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Landlords: How the CDC’s Nationwide Eviction Moratorium Affects You

Summary: In this article, find out how the CDC’s nationwide eviction moratorium could affect you as a landlord. Topics include: who qualifies for the eviction moratorium and COVID-19 eviction moratorium policies by state. 


When the moratorium on evictions ran out with the CARES Act at the end of July, eviction filings began pouring in. With rents due the first of the month and the extra $600 a week in unemployment money no longer coming in, millions of tenants unable to make rent were facing eviction. 

On September 4th, the Centers for Disease Control (CDC) did something they’ve never done before–issue a nationwide eviction moratorium. From now until the end of 2020, landlords will not be allowed to file evictions for tenants who cannot afford to pay rent due to income losses and other COVID-19 hardships.  

The CDC’s basis for the eviction moratorium is to halt the spread of the Coronavirus by preventing families from losing their homes in the midst of a pandemic. About 40 million renters could have been facing eviction in the coming months if the CDC hadn’t stepped in with a nationwide eviction moratorium. 

If millions of American’s suddenly found themselves without a place to live, their risk of exposure to COVID-19 would undoubtedly go up. The CDC intervened to avoid mass evictions during a global pandemic because it poses an immediate and ongoing threat to our public safety. 

This nationwide ban on evictions is likely giving qualifying tenants a lot of relief–at least for the time being. While it’s obviously necessary to put a hold on evictions with a pandemic in full force, it offers zero rental financial assistance to tenants or landlords. Without additional financial help, the freeze on evictions is essentially just putting off the bigger issue. All of this rent will have to be paid back eventually.  

Keep reading to learn how the CDC’s national eviction moratorium could affect both tenants and landlords for the remainder of 2020 and into 2021. Let’s start with who qualifies for eviction protection.

Who Qualifies for the CDC’s Eviction Moratorium?

In order to qualify for the CDC’s eviction moratorium, tenants must meet certain income requirements and/or have experienced loss of income due to the COVID-19 pandemic.

One or more of the following must true for tenants to qualify for the national eviction moratorium: 

  • Your income is less than $99,000 (or $198,000 for couples filing jointly);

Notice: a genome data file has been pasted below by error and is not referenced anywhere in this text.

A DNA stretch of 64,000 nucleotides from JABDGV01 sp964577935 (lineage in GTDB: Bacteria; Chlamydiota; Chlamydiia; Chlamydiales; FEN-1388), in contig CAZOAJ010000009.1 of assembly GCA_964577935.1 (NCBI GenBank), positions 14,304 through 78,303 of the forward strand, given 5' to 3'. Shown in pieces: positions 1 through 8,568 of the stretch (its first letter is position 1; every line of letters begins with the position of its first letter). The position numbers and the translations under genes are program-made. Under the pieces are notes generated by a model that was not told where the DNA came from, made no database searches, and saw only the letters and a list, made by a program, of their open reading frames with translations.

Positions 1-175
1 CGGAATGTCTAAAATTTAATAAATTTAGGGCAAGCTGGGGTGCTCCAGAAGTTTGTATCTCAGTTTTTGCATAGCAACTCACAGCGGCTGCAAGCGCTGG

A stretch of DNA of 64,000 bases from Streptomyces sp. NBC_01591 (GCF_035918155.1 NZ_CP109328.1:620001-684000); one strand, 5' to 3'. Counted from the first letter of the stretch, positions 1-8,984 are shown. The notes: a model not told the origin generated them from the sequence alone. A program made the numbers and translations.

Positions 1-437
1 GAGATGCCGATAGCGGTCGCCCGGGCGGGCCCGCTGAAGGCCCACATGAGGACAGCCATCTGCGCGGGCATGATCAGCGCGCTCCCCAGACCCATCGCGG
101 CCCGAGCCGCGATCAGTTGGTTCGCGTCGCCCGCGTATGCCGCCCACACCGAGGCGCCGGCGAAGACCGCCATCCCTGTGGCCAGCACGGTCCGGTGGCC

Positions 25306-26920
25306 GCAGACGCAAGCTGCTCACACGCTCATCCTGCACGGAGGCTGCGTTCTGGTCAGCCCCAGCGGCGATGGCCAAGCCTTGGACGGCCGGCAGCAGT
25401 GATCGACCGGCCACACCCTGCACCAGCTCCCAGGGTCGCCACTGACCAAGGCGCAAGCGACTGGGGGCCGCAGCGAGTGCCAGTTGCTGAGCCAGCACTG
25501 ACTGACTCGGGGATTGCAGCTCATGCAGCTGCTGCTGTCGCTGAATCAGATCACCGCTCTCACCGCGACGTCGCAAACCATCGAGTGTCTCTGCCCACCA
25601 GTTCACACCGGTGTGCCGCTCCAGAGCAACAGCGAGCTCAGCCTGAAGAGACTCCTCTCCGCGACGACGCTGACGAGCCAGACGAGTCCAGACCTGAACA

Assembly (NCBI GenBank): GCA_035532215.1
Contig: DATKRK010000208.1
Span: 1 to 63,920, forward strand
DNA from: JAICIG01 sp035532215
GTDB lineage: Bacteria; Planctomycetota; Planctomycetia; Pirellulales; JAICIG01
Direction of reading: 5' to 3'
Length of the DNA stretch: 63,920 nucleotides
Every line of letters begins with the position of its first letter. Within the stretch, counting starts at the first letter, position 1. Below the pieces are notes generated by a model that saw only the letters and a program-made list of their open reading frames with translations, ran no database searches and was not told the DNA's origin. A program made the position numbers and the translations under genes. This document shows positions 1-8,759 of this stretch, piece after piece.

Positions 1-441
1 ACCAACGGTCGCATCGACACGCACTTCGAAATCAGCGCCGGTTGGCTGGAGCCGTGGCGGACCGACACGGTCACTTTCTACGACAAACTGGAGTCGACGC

• You did not have to pay income tax in 2019; 
  • You received a stimulus check;
  • You are unable to pay rent due to job loss or extraordinary out-of-pocket medical expenses; 
  • You would become homeless or need to “double-up,” if evicted;
  • You will still be required to make partial rent payments, “using best efforts to make timely partial payments that are as close to the full payment as the individual’s circumstances may permit, taking into account other non-discretionary expenses,” (CDC).

Tenants who meet one or more of these qualifiers are eligible for eviction protection. A signed declaration must be filled out by the tenant and given to the landlord in order for the moratorium to take effect. 

Landlord Tip: The CDC’s eviction moratorium doesn’t protect tenants from getting evicted for breaking the law, putting the health or safety of other residents at risk, violating lease requirements, damaging property, etc. The same eviction rules still apply outside of special Coronavirus circumstances.

How the CDC’s National Eviction Moratorium Affects Landlords

There has been a lot of uncertainty and waiting over the last month since the CARES Act expired. I don’t think anybody predicted that this pandemic would last as long as it has–but here we are. 

The biggest issue with the national eviction moratorium is that it lacks financial relief for both tenants and landlords. It’s a decent short-term solution to avoid evictions, but what’s going to happen in January 2021 when the moratorium is lifted? With no long-term plan for federal rental assistance, this may just kick the problem into next year.